Thursday, December 22, 2016

REVIEW: Paterson


The year 2016 delivered fulfilling cinema experiences, but I'd argue that you won't find any as rich as Jim Jarmusch's "Paterson". To quote the awards campaign tagline for "The King's Speech", some movies make you feel. "Paterson" is one of them. This quiet drama radiates warmth and comforts you like a cozy blanket.

Appropriately titled, "Paterson" refers both to the name of its protagonist (played by Adam Driver) and the New Jersey city that provides the setting. It takes place during the course of one week in this bus driver's life, as he goes about his daily routine, waking and returning home to his beautiful wife Laura (Golshifteh Farahani). His days are also filled with poetry, as he draws inspiration from his environment to write in his notebook. Paterson is content with this simple yet satisfying life. Still, Laura - an aspiring country singer/artist/designer/cupcake-maker - hopes some of her own ambition will rub off on him, encouraging him to publish his poems. But only time will tell where the winds will take him.

With a pair of main characters interested in art and the plot's reliance on poetry, it would be understandable to levy the "pretentious" label on the film. Indeed, Farahani's supposedly struggling artist character is literally a dreamer with seemingly no worries in her life. Furthermore, the pacing is decidedly leisurely.

And yet, "Paterson" never strikes a false note. Far from a manic pixie dream girl, Farahani's makes Laura feel so real. She has a calming presence that feels absolutely sincere and conveys genuine kindness. And her sincerity fits perfectly into a screenplay that surprisingly never reaches for lofty existentialism. What Jarmush accomplishes instead with his minimalist screenplay, is a wonderful slice of quaint small city life.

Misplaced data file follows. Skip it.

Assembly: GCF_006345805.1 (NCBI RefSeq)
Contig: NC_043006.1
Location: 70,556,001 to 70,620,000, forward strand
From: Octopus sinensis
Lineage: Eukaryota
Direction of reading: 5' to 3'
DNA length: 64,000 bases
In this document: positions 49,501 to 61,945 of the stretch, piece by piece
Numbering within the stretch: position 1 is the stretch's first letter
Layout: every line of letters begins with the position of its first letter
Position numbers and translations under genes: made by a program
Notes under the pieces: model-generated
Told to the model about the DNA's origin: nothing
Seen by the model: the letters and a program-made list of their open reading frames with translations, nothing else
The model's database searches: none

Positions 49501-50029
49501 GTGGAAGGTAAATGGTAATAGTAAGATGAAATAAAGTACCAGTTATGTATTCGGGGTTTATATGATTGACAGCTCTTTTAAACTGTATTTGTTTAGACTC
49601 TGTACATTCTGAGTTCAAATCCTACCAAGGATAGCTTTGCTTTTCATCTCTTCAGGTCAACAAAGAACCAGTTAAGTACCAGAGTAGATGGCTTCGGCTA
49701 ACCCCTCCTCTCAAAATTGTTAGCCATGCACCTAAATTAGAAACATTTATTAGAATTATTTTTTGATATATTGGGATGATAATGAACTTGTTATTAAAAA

Most crucial to the film's success however, is Adam Driver's pitch-perfect performance as Paterson. As a compulsive people-watcher, he is an ideal window into this world. We experience all the sights and sounds alongside him, witnessing snippets of what could be standalone film narratives happening all around him. As he encounters scorned lovers and chatty teens, the film invites us to ponder the comedy and poetry of everyday life.

Simply put, "Paterson" is a precious film. And in its own effortlessly bittersweet, life-affirming way, it reminds you to appreciate the little things in life. Unlike more showy films, its modesty is its greatest strength. Like Aristotle said, the whole is greater than the sum of its parts.

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